First, he may want to work on trying to straighten out the kinks in his driving, where he ranked third in distance and 189th in accuracy on the 2003 PGA Tour.
Baseball disillusionment aside, there is good news for Mickelson. He does have precedence for rebounding after a disappointing campaign.
The last time he went 0-for was in 1999. The following year, he posted four wins, three runner-up finishes and was second to Woods on the money list.
There was a time, not too long ago, that Mickelson would bristle at being second to Woods, but hed love to return to that Silver platform in the World Golf Ranking, as he enters 2004 in the 15th position.
'It was a tough year. I didn't really play to the level I expected to,' Mickelson said at the Skins Game.
'I'm really excited about next year,' he added. 'I'm looking forward to the Ryder Cup in Oakland Hills. I want to have a great year to get on the team, and play well.'
While Mickelsons slide was the most surprising of the three, Duvals was the most dramatic.
After claiming his first major in the 2001 British Open, the former world No. 1 suffered through a dismal 2002 season. Injuries and ailments attributed to a winless campaign.
But that was nothing compared to what he had to endure this past season, when dismal became abysmal.
Duval made only four cuts in 20 starts, with his best finish a tie for 28th. He missed the cut in his first three majors and had to withdraw after an opening 80 in the PGA Championship. He also had to withdraw from the Greater Hartford Open when he hit at least four balls out of bounds in a first-round 83.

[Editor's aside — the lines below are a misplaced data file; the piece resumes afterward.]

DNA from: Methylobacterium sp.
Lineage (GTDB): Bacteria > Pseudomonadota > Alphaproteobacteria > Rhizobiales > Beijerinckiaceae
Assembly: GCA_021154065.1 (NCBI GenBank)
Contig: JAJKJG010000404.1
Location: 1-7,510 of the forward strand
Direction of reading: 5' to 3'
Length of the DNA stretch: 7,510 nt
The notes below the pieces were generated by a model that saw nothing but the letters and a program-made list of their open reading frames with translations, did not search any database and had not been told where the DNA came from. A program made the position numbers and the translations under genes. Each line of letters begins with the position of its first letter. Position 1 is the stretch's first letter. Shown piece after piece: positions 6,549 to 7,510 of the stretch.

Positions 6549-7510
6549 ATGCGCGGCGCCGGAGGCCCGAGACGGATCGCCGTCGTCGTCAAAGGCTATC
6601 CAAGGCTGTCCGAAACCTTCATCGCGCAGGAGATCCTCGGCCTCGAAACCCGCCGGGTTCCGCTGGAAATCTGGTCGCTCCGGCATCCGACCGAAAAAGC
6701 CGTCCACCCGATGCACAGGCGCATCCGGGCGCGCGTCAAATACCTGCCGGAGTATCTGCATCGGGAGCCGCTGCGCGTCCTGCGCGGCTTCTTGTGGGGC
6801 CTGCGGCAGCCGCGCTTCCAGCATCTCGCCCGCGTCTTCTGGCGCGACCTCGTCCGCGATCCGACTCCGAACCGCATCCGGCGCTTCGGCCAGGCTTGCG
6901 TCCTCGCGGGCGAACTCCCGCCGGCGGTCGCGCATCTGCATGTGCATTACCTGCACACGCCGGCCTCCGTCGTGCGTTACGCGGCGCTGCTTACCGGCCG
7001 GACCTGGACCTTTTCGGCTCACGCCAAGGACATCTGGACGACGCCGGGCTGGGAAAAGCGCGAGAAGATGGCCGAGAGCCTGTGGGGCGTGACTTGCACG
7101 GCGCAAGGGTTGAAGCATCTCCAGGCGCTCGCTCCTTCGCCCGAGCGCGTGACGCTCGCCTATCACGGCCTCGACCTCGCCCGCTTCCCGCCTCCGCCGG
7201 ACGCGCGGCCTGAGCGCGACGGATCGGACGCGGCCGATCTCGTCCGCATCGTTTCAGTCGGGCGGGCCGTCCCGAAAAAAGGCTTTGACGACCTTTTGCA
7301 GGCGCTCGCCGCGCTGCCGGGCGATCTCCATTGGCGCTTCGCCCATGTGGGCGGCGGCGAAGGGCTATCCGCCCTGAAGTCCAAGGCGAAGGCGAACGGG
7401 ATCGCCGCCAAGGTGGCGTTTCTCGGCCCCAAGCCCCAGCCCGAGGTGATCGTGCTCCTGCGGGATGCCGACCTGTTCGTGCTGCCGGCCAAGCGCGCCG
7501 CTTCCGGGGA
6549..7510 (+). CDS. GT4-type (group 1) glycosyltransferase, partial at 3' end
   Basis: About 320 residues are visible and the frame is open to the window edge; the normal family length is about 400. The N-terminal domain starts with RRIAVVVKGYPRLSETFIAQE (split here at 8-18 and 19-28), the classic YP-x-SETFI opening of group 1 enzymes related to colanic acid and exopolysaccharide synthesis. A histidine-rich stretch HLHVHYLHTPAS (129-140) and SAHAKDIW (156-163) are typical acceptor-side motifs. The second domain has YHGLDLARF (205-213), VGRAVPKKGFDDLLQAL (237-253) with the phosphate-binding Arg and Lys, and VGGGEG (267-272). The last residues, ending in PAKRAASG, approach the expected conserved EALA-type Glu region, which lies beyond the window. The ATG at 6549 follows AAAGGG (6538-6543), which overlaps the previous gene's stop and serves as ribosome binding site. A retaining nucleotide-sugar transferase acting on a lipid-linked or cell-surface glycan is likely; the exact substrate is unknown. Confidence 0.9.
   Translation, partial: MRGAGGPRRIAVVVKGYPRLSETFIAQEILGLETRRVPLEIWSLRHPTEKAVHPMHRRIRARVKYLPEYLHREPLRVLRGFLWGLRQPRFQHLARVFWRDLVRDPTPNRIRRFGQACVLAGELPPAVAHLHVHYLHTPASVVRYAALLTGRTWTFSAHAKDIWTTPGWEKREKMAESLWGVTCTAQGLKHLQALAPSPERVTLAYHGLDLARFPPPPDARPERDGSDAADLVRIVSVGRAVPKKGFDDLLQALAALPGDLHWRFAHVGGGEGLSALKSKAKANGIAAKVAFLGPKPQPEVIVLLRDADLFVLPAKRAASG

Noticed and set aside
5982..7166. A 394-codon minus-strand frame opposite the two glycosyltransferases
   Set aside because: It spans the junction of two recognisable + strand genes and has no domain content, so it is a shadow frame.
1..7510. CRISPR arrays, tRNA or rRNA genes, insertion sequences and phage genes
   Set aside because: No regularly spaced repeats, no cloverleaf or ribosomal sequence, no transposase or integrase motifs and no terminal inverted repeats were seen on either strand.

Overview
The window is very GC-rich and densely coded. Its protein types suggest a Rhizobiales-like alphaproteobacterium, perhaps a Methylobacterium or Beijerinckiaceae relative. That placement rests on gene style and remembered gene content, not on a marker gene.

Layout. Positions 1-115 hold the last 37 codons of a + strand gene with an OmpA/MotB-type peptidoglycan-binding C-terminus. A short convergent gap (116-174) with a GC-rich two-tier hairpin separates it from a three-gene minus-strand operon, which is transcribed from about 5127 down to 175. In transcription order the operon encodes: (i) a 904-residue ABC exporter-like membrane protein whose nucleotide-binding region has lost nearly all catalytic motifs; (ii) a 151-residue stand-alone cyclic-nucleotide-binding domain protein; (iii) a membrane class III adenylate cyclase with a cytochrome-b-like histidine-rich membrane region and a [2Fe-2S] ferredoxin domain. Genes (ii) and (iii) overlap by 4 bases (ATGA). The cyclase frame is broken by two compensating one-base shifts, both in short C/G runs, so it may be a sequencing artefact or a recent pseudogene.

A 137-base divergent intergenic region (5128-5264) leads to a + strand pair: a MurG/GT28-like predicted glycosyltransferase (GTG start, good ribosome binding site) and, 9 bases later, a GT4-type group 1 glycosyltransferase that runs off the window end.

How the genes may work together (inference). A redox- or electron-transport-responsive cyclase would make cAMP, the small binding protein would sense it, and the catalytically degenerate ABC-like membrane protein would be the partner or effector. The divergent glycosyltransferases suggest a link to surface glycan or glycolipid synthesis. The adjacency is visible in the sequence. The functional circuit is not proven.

He tried to compete in Novembers Dunlop Phoenix Open in Japan, but again had to pull out due to injury after just seven holes.
A bad back and an inability to make the proper compensations in his swing because of it have been the most tangible reasons for his downfall. But the emotional and mental distress he has suffered over the past two years ' like the break-up with his fiance in early 2002 and a bout of vertigo this past year' may be his most prominent hurdles.
Still, he tries to keep a publicly positive attitude.
'I've had some tough days this year, some bad scores and some really tough days and some terrible feelings when I've been playing. But, you know, I go home and I have a ball and I still love to do it,' he said prior to the PGA Championship.